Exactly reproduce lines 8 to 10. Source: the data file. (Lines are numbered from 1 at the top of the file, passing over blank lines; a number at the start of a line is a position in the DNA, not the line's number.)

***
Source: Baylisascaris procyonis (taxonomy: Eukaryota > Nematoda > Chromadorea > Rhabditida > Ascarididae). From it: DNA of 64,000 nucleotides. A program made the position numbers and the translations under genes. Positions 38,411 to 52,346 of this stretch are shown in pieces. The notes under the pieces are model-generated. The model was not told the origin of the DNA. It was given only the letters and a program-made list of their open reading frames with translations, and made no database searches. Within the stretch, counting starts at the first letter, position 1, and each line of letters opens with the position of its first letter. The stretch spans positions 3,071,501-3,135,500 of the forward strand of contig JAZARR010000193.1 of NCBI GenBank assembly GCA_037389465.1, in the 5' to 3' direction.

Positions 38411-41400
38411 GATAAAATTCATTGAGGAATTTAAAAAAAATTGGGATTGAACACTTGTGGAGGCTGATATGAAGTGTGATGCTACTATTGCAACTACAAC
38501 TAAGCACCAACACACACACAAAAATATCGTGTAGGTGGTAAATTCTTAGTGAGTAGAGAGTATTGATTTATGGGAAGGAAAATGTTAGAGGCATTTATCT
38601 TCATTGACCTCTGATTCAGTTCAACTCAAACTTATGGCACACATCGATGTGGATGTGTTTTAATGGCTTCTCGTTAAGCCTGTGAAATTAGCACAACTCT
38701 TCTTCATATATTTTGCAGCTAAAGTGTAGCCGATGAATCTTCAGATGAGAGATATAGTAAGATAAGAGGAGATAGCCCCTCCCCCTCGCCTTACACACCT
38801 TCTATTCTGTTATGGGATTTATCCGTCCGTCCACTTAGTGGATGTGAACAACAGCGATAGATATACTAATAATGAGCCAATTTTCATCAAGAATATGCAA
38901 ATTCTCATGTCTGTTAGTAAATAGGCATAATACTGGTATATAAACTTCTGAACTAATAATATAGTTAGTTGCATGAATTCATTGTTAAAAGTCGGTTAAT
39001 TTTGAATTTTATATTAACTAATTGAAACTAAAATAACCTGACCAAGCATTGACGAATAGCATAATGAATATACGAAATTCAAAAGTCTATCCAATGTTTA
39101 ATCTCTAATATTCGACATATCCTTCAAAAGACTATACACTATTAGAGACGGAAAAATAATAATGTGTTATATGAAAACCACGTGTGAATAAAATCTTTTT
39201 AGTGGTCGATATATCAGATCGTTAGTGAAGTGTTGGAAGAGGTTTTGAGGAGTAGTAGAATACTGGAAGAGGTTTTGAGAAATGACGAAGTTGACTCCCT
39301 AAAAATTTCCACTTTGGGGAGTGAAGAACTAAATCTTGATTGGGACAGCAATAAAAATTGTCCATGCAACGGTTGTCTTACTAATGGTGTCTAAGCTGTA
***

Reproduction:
38901 ATTCTCATGTCTGTTAGTAAATAGGCATAATACTGGTATATAAACTTCTGAACTAATAATATAGTTAGTTGCATGAATTCATTGTTAAAAGTCGGTTAAT
39001 TTTGAATTTTATATTAACTAATTGAAACTAAAATAACCTGACCAAGCATTGACGAATAGCATAATGAATATACGAAATTCAAAAGTCTATCCAATGTTTA
39101 ATCTCTAATATTCGACATATCCTTCAAAAGACTATACACTATTAGAGACGGAAAAATAATAATGTGTTATATGAAAACCACGTGTGAATAAAATCTTTTT